Monday, June 23, 2008

A New Era for Fiction: A Proposal

I believe the last piece of fiction I wrote was a short story in 11th grade, in which my protagonist Pulex died while attempting to swim across the ocean. I think Pulex was unaware that his name meant "flea;" otherwise he might have been dissuaded from attempting such a feat.

If I had to write a story today, I'm sure it would be slightly less ham-fisted than that attempt at portraying the classic Greek formula of hubris meets comeuppance. However, I can't promise that it would be any more compelling. Between the idea of a limited number of basic plots and the idea of a limited number of character archetypes, I don't see any reason to even attempt to create something original. In fact, I've come to the realization that there are so many fictional characters in existence, that there is really no need to create any more. There are only two factors which account for the continued practice of creating new ones--economics and, yes, hubris.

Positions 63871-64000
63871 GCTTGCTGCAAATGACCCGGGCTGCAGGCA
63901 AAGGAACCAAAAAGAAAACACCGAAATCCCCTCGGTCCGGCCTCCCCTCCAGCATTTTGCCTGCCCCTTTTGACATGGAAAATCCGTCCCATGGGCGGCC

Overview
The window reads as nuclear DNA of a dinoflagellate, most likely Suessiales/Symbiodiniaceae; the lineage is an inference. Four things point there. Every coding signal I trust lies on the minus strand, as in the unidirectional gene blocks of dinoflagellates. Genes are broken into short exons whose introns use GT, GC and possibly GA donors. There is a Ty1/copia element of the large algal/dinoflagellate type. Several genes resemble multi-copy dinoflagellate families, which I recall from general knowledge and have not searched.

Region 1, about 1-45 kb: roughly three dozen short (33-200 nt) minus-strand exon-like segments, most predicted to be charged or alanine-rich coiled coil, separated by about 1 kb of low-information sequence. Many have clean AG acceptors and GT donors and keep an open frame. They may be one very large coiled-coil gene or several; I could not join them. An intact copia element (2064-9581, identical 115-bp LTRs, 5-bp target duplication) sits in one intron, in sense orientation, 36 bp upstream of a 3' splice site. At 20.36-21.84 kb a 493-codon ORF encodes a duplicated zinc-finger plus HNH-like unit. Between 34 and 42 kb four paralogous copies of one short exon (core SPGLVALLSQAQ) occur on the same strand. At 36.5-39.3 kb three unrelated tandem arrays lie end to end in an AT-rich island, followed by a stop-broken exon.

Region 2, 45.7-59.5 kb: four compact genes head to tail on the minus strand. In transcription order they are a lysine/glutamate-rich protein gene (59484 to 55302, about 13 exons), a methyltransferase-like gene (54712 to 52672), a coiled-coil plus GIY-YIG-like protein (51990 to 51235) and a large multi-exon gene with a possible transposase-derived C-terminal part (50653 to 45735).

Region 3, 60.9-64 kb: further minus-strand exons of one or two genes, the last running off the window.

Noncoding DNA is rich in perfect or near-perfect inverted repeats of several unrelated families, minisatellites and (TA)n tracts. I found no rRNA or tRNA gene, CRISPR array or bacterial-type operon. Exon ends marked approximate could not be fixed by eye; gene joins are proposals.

I propose that Congress pass a law prohibiting the creation of any new fictional characters. On the other hand, as part of the deal, all existing characters would become public domain. I believe that everyone would benefit in such a scenario. Storytelling, in whatever medium, would combine the best elements of Marxism and free enterprise . Rather than the current status quo, where the privileged few have access to lucrative characters, everyone has access to the same means of production, making the idea pool a true communist venture. However, the end result would be competition, and a rather fierce Darwinistic competition at that. With multiple versions and iterations of the same character floating around, only the fittest will survive.

What would be particularly exciting to storytellers, consumers, and distributors alike is the dissolution of boundaries between fictional "worlds." We've seen glimpses of the possibilities: The Wold Newton Family, The League of Extraordinary Gentlemen, and Cartoon All-Stars to the Rescue. But even those attempts to break down creative barriers were limited. Under my proposal, all stories would be a wonderful free for all. The opportunities for cross-overs and character interactions are limitless. And I could re-write my 11th grade story to have Pulex eaten by Moby Dick.

1 Comments:

Anonymous Teecycle Tim said...

Along the same lines, I think there is no need for new t-shirts. Just sayin.

1:21 PM  

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